The Special Tribunal for Lebanon: A Defense Perspective

By Jalloh, Charles Chernor | Vanderbilt Journal of Transnational Law, May 2014 | Go to article overview

The Special Tribunal for Lebanon: A Defense Perspective


Jalloh, Charles Chernor, Vanderbilt Journal of Transnational Law


ABSTRACT

This Article analyzes the absence of organs tasked with guaranteeing the rights of the defense in international criminal law. It explains the historical origins of the problem, tracing it back to the genesis of modern prosecutions at the Nuremberg International Military Tribunal. It then explains how the organizational charts of the UN courts for the former Yugoslavia, Rwanda, and Sierra Leone omitted the defense and essentially treated it as a second class citizen before the eyes of the law. This sets the stage for the author to show why the creation of the first full-fledged defense organ in international criminal law by the UN-backed Special Tribunal for Lebanon is a welcome advance in the maturing of international penal tribunals from primitive to more civilized institutions. The Article argues that if the legal provision contained in the Lebanon Tribunal statute is matched with the independence and resources needed to help realize defendant rights, it will likely become one of the statute's biggest legacies to international law.

TABLE OF CONTENTS

  I. INTRODUCTION
 II. THE ESTABLISHMENT OF THE SPECIAL TRIBUNAL
     FOR LEBANON
     A. Lebanon Wants a Court but Needs
        International Help to Create It
     B. Lebanese Politics Gets in the Way,
        UN Imposes the Tribunal as a Matter of
        International Law.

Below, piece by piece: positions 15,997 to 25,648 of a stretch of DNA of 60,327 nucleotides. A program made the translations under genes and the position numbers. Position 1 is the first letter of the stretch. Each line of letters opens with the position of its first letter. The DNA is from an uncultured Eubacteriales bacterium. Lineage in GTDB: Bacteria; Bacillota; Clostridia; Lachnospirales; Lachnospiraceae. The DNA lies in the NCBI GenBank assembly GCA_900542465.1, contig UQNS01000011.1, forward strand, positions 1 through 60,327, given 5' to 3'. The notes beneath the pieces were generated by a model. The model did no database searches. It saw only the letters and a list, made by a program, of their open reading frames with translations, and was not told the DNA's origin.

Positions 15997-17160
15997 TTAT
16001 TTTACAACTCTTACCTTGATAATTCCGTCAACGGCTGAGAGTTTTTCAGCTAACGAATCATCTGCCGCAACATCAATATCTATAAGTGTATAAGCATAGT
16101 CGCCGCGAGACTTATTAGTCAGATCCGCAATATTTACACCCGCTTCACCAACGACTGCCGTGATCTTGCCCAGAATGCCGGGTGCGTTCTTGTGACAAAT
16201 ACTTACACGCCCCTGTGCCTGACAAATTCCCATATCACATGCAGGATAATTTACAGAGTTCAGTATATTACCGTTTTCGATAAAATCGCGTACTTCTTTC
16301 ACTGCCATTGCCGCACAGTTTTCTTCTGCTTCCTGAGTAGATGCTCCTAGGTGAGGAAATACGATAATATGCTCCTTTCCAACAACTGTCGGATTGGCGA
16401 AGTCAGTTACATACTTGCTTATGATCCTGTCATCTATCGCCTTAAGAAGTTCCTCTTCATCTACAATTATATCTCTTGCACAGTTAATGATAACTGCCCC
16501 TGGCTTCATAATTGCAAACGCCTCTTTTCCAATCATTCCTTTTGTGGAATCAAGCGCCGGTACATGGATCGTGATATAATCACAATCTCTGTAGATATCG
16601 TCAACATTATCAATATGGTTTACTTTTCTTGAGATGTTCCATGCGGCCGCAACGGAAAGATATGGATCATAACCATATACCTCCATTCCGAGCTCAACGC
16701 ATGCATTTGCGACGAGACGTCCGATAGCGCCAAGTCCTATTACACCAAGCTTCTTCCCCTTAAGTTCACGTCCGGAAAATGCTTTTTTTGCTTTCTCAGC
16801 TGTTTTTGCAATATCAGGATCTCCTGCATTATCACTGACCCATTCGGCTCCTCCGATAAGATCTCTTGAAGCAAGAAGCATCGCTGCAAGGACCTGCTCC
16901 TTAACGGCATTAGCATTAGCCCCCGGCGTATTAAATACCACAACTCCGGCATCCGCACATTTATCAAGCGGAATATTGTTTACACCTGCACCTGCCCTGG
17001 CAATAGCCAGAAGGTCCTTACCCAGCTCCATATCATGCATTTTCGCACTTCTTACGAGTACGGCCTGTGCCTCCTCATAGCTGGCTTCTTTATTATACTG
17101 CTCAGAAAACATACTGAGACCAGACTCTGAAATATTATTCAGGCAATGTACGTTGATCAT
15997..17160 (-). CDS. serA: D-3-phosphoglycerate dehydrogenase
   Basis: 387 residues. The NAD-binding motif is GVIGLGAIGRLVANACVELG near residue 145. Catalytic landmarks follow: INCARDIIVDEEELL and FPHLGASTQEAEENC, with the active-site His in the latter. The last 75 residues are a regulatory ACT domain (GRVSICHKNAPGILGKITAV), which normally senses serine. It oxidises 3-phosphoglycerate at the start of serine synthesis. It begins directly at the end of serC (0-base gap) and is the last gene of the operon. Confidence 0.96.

III. THE JURISDICTION AND NATURE OF THE SPECIAL
     TRIBUNAL FOR LEBANON
     A. The Tribunal's Personal and Subject
        Matter Jurisdiction.
     B. Practical Arrangements Resulted in Creation
        of the Court in The Hague
 IV. EVOLVING DEFENSE RIGHTS IN INTERNATIONAL
     CRIMINAL LAW
     A. The Problem: Defense Was Forgotten from
        the Watershed of International Criminal
        Law in 1945
     B. The Sierra Leone Tribunal's Solution:
        Include the Defense, Even if Only as a
        Second Class Citizen
     C. The Significance of the Lebanon Tribunal's
        Creation of an Independent Defense Office
        Organ
  V. THE DEFENSE IN THE SPECIAL TRIBUNAL FOR
     LEBANON
     A. Remembering the Defense for the First
        Time in International Criminal Law:
        Better Late Than Never
     B. No Longer Second Class? The Defense as
        an Equal Before the Altar of Justice
 VI. FUNCTIONS OF THE DEFENSE OFFICE: LESSONS
     FROM THE SIERRA LEONE COURT
     A. The Legal Aid Administrator Role: "[D]raw
        up a list of defense counsel"
     B. The Public Defender Role: Appearing Before
        the Pretrial Judge or a Chamber in Respect
        to Specific Issues.
     C. Logistical Support Role: "[P]rovide support
        and assistance for Defense Counsel and to
        the persons entitled to legal assistance".
     D. Assisting to Ensure the Health and Welfare
        of the Accused
        VII. Conclusion

I. INTRODUCTION

As the most recent UN-sponsored ad hoc criminal tribunal, the Special Tribunal for Lebanon (STL or Tribunal) has attracted the attention of the international community. Though it has yet to conclude its first case, the STL has already been lauded (and also criticized) for various features in its founding instruments. (1) The positive reviews of the STL stem from several factors. (2)

First, it was established following a request by the government of Lebanon for international community assistance to address a situation that the national authorities could not, for various reasons, resolve under the domestic legal system. Lebanon's appeal for UN support to establish a tribunal of "international character" (3) to bring to justice those responsible for terrorism, much like the requests for international support from the governments of Cambodia in 1997 and Sierra Leone in 2000, is a noteworthy departure from the traditional foot dragging of states in prosecuting individuals for egregious international crimes that essentially became the norm between the creation of the International Military Tribunal at Nuremberg in 1945 and the establishment of the International Criminal Tribunals for the Former Yugoslavia and Rwanda (ICTY and ICTR) in the early 1990s. …

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